Miami Area Map
Experts say Miami's neighborhoods are one of the reasons people flock to the city every year. Each part of the city has its own unique charisma. Downtown is located on the eastern edge of the city along the Biscayne Bay and serves as the main hub of the city.
Primarily a business and finance district, downtown Miami sparkles with glass skyscrapers that mirror the water of the neighboring Biscayne Bay. Writers don't describe this as the most picturesque part of Miami, but the area contains several attractions of interest, including AmericanAirlines Arena, HistoryMiami and the recently established Museum Park which is home to Perez Art Museum and the future home of the Frost Museum of Science, currently under construction. There are also spots along the Biscayne where you can charter a boat and jet around the bay.
Reviewers say Miami's Design District, located a bit north of downtown, is the equivalent to New York City's SoHo. The eclectic mix of galleries, boutiques, lounges, restaurants and clubs fill the neighborhood, making it a stronghold for artists, architects and interior designers. South of the Design District, Wynwood is the neighborhood experiencing the biggest renaissance in the city. Now you can find famous street art, like the Wynwood Walls, and trendy eateries popping up on every corner.
Writers say the neighborhood known as Little Havana is like a replica of Cuba's capital city and is filled with a huge contingent of Cuban immigrants. Sitting west of downtown Miami, the area is filled with Spanish conversation (traffic signs are in both English and Spanish), ethnic restaurants and shops selling Cuban wares, cigars included.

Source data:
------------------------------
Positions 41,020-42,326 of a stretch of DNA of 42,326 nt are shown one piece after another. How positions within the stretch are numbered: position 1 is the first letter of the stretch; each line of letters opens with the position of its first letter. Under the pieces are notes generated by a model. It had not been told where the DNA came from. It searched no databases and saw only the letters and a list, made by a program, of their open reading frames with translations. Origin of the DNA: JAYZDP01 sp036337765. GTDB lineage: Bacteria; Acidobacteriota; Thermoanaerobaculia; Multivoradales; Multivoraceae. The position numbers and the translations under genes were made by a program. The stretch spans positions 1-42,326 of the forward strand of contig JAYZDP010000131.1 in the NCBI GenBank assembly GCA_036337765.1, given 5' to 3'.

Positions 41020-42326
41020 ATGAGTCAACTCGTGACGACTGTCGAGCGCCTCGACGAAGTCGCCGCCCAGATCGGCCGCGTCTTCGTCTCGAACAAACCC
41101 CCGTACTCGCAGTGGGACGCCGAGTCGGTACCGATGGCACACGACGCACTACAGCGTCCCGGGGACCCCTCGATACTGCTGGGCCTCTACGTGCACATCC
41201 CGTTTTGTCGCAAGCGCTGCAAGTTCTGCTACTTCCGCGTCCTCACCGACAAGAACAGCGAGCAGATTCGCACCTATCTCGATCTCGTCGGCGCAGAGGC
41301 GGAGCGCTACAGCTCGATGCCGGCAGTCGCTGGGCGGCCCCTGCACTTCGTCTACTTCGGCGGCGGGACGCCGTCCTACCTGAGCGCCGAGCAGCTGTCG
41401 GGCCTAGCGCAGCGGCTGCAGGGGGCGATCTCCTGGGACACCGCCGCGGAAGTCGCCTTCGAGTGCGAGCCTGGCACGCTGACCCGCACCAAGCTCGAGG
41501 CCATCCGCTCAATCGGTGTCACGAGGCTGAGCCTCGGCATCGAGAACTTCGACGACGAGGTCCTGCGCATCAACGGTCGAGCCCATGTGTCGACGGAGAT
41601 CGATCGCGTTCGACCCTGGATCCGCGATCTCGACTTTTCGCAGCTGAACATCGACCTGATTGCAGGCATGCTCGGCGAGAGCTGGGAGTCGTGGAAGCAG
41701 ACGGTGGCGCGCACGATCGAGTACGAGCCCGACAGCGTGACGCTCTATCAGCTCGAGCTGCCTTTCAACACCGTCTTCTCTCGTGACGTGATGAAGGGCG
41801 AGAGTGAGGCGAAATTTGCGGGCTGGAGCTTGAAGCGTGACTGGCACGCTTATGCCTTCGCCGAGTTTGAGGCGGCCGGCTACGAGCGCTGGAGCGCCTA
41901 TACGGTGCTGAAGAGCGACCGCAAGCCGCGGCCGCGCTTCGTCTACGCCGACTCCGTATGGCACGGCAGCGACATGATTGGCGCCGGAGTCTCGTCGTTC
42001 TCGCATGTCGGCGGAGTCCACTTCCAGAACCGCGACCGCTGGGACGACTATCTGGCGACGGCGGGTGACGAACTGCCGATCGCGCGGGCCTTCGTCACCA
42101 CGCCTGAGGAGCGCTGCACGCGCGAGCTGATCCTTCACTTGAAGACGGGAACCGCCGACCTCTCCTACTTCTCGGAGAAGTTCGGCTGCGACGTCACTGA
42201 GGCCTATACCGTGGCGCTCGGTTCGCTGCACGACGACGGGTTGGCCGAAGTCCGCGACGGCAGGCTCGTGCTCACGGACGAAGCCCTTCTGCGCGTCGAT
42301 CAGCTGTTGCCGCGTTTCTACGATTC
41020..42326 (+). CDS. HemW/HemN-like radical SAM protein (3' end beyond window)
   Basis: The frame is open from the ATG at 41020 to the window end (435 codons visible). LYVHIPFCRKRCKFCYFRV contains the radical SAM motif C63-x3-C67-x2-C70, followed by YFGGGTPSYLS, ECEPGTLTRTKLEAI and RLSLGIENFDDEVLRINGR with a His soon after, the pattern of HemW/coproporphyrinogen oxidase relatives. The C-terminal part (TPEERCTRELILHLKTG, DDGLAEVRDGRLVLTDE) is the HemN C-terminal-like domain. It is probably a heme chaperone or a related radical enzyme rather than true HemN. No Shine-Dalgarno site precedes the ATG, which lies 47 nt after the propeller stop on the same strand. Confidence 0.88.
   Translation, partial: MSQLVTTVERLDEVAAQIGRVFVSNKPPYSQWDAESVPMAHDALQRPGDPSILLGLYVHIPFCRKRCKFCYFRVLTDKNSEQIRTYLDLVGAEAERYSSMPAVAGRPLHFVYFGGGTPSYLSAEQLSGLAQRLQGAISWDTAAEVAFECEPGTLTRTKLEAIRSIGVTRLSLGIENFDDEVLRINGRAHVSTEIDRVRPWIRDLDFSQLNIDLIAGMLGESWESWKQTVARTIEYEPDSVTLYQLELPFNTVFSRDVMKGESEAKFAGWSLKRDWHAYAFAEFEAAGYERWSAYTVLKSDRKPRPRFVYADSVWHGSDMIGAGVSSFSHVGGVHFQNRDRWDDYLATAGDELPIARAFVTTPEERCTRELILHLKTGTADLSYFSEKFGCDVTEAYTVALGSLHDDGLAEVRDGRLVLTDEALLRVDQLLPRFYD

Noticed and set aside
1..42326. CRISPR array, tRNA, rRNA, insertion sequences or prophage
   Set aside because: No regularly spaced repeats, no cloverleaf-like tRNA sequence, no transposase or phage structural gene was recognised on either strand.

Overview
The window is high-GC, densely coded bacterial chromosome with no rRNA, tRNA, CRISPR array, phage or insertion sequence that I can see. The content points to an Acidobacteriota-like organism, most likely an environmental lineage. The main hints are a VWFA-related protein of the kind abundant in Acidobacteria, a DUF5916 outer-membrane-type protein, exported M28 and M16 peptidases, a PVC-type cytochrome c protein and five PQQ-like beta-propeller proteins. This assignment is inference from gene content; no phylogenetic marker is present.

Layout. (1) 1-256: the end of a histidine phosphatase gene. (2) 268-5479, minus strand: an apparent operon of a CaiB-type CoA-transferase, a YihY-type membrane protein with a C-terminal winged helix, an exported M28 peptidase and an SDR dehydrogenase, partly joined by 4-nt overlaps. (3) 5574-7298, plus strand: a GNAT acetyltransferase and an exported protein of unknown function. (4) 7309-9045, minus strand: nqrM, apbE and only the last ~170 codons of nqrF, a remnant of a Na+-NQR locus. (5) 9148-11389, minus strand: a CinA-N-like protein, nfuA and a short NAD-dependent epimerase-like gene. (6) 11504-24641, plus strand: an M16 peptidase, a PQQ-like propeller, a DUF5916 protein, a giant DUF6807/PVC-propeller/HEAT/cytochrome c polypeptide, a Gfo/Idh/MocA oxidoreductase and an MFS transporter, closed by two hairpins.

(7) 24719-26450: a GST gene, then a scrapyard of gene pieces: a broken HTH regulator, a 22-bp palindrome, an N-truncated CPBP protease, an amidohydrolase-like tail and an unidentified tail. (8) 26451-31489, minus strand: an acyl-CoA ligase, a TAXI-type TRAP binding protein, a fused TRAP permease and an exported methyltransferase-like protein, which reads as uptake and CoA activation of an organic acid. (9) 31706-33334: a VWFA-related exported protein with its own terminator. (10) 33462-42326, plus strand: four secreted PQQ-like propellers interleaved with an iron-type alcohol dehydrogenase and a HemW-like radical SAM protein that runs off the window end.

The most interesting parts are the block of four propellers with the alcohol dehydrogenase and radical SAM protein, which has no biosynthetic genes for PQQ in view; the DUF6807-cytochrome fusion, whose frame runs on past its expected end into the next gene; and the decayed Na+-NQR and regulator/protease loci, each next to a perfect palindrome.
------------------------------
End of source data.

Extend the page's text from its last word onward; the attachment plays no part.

For a more isolated and serene Miami experience, take a trip to residential Key Biscayne, a quiet island to the southeast of downtown Miami. Visitors can take the Rickenbacker Causeway to reach Key Biscayne. With ritzy resorts, pretty public beaches and the Bill Baggs State Park, experts especially recommend Key Biscayne to families. You can also find spots for water sports like windsurfing and jet-skiing along the island's shores.
Travel writers say the Coral Gables neighborhood, which is located at the southwestern edge of the city, has a distinctly European feel, with Mediterranean-style architecture, fountains and plazas. The high-end shopping along the Miracle Mile, upscale restaurants, shops and hotel accommodations also give Coral Gables a very posh feel.
Located along the coast to the south of downtown Miami, Coconut Grove used to be a bohemian neighborhood, filled with the city's creative set. In more recent years, gentrification attempts have brought in more chain restaurants and stores — many of which can be found along CocoWalk. Be sure to check out some of the arts theaters that are also located here, including the Momentum Dance Company and the Miami Conservatory of Music. Located close to the University of Miami, this is also a big area for nightlife.
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